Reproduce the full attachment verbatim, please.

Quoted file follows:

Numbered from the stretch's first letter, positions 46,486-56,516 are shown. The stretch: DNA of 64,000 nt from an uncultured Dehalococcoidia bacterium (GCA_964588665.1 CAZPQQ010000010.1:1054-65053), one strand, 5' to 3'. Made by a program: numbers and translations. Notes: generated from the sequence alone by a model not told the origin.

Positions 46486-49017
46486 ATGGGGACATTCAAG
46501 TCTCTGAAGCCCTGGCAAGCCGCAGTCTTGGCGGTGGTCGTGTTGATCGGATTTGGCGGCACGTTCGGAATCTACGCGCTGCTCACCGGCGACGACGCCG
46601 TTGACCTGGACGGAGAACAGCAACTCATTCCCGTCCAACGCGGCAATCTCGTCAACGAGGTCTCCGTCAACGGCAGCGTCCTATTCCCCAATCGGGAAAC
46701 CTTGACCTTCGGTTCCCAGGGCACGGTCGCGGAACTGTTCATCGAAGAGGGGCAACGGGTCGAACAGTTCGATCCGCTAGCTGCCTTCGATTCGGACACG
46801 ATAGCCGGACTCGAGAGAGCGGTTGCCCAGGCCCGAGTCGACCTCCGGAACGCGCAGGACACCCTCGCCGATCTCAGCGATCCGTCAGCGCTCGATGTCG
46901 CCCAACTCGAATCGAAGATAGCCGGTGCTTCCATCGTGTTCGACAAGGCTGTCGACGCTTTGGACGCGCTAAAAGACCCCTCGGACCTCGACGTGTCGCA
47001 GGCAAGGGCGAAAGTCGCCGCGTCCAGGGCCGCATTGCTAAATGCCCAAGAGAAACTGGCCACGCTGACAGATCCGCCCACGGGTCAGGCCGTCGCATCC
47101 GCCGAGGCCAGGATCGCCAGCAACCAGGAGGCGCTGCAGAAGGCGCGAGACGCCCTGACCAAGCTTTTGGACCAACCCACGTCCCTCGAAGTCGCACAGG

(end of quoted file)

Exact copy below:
Numbered from the stretch's first letter, positions 46,486-56,516 are shown. The stretch: DNA of 64,000 nt from an uncultured Dehalococcoidia bacterium (GCA_964588665.1 CAZPQQ010000010.1:1054-65053), one strand, 5' to 3'. Made by a program: numbers and translations. Notes: generated from the sequence alone by a model not told the origin.

Positions 46486-49017
46486 ATGGGGACATTCAAG
46501 TCTCTGAAGCCCTGGCAAGCCGCAGTCTTGGCGGTGGTCGTGTTGATCGGATTTGGCGGCACGTTCGGAATCTACGCGCTGCTCACCGGCGACGACGCCG
46601 TTGACCTGGACGGAGAACAGCAACTCATTCCCGTCCAACGCGGCAATCTCGTCAACGAGGTCTCCGTCAACGGCAGCGTCCTATTCCCCAATCGGGAAAC
46701 CTTGACCTTCGGTTCCCAGGGCACGGTCGCGGAACTGTTCATCGAAGAGGGGCAACGGGTCGAACAGTTCGATCCGCTAGCTGCCTTCGATTCGGACACG
46801 ATAGCCGGACTCGAGAGAGCGGTTGCCCAGGCCCGAGTCGACCTCCGGAACGCGCAGGACACCCTCGCCGATCTCAGCGATCCGTCAGCGCTCGATGTCG
46901 CCCAACTCGAATCGAAGATAGCCGGTGCTTCCATCGTGTTCGACAAGGCTGTCGACGCTTTGGACGCGCTAAAAGACCCCTCGGACCTCGACGTGTCGCA
47001 GGCAAGGGCGAAAGTCGCCGCGTCCAGGGCCGCATTGCTAAATGCCCAAGAGAAACTGGCCACGCTGACAGATCCGCCCACGGGTCAGGCCGTCGCATCC
47101 GCCGAGGCCAGGATCGCCAGCAACCAGGAGGCGCTGCAGAAGGCGCGAGACGCCCTGACCAAGCTTTTGGACCAACCCACGTCCCTCGAAGTCGCACAGG